“You da daughter?”
“You’re mom’s crazy.”
“Yeah, I know.”
We talked logistics, then basically he said we could go home. I was relieved. But before he walked away he said something I’ll never forgot, “You’re cute.”
The other instance was when I was still in high school. I worked with my step-father for a construction company. No, I didn’t do any construction. I just followed him around counting nuts and bolts and doing data entry next to obscene amounts of boxes of Twix candy bars, which I ate in sickening quantities.
He always drove a white work truck. One in particular I remember having to slide all the way down the seat to try to reach the clutch because that truck needed to have the clutched pressed all the way down in order to attempt to start it. It wasn’t an easy truck to start. I certainly couldn’t see out the window while I was trying to will my self to floor the clutch and turn the ignition.
In any case, the automotive incident that I’m about to refer to might have happened in this truck.
I was too busy eating my French fries from McDonalds to see what happened, but I was unfortunately seated between my step-father and the other driver so I got to experience the full blown force of my SF’s ferocity as he uncharacteristically shouted at the driver. (You have to understand that this was the only time I had ever seen my SF get angry. He’s a quiet man. He’s never yelled at anyone in my family.)
The other driver was an old man, his features frozen in horror and shock as my step-father told him just what a bleepin’ idiot he was. I don’t think he was aware of what he did wrong. I felt kind of bad for him because he looked so surprised. It was probably the worst tongue-lashing he ever received in his life.
I sat there was calmly as I could. After the light changed, I reached down between my legs for the bag of fries and popped one in my mouth.
So, I don’t know. Maybe I inherited these fits of freeway fury from my family. Monkey see, monkey do. I remember when my friend Maile and I were headed to Pearlridge Mall. I was driving my mom’s brand new Honda, as opposed to my exhausted and overused Isuzu Impulse, so I felt confident, perhaps a little cocky with the horsepower I was working with.
As I was merging, the asshole in his 80s sports car wouldn’t let me in and there was hardly anyone around, so, I stuck my arm out the window and raised my middle finger high above the roof in full glory.
This was a bad idea.
He wouldn’t let me pass when I swung over to the diamond (aka fast) lane. In fact, we began to play a high speed game of he drives in front of me and slams on his breaks while I try to get away from him and slam on my breaks so I don’t crash into him.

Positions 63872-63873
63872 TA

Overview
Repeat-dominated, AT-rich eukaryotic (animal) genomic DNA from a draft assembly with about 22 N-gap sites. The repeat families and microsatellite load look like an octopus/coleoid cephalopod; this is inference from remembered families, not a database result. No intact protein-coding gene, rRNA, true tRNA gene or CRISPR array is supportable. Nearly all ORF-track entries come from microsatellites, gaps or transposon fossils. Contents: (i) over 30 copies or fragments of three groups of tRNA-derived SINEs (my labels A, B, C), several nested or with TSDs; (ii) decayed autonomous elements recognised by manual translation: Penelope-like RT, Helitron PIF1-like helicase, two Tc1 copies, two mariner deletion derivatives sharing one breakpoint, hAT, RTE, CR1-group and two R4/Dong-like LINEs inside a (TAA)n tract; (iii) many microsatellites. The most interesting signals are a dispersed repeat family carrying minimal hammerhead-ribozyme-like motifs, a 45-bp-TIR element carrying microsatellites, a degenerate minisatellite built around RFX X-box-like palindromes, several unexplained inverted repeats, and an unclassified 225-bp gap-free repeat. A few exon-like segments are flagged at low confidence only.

I gripped the wheel and gritted my teeth, determined not to let this jerk fuck with me.
Maile sunk into the seat and kept saying, “Pull over. Lani, pull over. Take the next exit.”
It was dangerous because: 1) I was afraid someone would slam into me since I had to break so hard in the fast lane and the road is not straight. 2) He was with his girlfriend or what appeared to be a female figure that he was probably trying to show off to. And 3) This was my mom’s new car and I was with my best friend.
And oh, yeah, people’s lives were at stake.
Eventually, thankfully, he took the Waipahu exit, his passenger probably telling him to stop it and our hearts returned to their normal pace.
Look, I’m not proud or trying to show off, dear readers. I’m just trying to figure out where this anger on the road comes from. For years I worked on being a calmer, less reactionary driver and it worked! Then I moved to Thailand…
When I lived in Chiang Mai, where I drove a moto, I felt like I couldn’t possess the sabai sabai good natured disposition that most Thais have. Thais (and Cambodians) don’t get road rage. If you hear someone honking like crazy or acting like a fool, chances are, its a foreigner.
I drove a little Honda Wave, just 125ccs and I kept it away from 4th gear as it forced me to drive slower. Driving in Thailand took some getting used to, it looks like there are no rules, but there are rules (rules Cambodia could use) and there was a time when I drove quite a bit.
So here is what happens. Whenever a bike, car, tuk tuk, gets too close to me, I swear. Whenever someone doesn’t let me into the lane or does something I perceive as wrong, I curse! Of course, I swear under my breath, behind the safety of my helmet shield. Then I feel immediately bad, like an idiot, for letting external forces bring the bitch out of me. I apologize, laugh, shake my head and keep going. I like to think I have more control, but swearing at other drivers is my knee-jerk reaction.
Thankfully, I never gave anyone the bird. Well…
Ever drove in a foreign country? What’s your driving record?